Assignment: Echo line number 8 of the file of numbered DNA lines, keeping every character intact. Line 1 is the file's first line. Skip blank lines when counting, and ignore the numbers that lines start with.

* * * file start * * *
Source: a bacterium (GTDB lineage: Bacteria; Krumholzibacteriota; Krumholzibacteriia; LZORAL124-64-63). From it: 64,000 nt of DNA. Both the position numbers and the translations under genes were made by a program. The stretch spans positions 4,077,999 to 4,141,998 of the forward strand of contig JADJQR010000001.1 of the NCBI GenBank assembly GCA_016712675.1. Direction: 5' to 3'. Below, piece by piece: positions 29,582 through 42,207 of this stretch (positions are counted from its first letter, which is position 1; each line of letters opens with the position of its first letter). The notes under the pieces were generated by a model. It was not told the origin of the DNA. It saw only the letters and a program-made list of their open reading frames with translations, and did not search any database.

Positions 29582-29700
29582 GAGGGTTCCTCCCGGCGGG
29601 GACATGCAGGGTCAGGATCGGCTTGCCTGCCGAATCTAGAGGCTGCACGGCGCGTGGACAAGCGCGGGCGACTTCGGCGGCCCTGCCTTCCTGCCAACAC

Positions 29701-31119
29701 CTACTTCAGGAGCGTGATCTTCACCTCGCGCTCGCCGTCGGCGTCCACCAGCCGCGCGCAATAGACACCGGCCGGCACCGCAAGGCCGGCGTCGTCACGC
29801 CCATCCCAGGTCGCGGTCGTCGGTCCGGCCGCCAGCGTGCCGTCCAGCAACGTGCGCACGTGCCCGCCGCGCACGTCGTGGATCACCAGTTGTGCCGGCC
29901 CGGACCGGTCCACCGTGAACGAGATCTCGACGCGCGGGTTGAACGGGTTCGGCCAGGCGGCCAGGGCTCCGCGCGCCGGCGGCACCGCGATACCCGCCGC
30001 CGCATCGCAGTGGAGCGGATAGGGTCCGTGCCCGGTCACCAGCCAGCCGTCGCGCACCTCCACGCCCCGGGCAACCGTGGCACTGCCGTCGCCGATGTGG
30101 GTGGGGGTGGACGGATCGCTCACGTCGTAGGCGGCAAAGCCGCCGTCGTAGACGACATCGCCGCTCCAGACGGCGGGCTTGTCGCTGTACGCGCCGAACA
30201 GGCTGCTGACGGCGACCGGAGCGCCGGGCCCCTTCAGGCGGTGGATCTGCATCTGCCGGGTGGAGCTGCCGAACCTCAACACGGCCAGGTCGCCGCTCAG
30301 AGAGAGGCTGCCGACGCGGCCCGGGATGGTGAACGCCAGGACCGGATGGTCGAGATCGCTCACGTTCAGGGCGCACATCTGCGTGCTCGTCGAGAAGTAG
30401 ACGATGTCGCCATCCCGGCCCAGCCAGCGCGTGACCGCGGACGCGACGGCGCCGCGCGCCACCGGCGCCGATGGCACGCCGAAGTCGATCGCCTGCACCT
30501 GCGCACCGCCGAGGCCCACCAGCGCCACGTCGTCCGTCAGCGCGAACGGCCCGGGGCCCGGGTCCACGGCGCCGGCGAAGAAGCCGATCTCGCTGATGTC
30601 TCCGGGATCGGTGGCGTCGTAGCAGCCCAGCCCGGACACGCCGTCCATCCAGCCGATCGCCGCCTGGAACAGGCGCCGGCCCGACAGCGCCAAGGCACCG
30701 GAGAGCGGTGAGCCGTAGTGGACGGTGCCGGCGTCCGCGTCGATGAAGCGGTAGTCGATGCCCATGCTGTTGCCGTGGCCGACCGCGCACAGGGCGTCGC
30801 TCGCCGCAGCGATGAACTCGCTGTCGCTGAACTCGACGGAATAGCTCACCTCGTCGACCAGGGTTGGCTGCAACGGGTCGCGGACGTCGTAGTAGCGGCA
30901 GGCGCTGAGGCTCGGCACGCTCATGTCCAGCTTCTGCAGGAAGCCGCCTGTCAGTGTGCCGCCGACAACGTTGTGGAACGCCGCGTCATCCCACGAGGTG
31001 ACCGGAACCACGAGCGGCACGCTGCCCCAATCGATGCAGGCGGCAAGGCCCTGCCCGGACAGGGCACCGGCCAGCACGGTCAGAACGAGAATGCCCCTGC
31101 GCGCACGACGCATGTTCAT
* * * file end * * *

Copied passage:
29901 CGGACCGGTCCACCGTGAACGAGATCTCGACGCGCGGGTTGAACGGGTTCGGCCAGGCGGCCAGGGCTCCGCGCGCCGGCGGCACCGCGATACCCGCCGC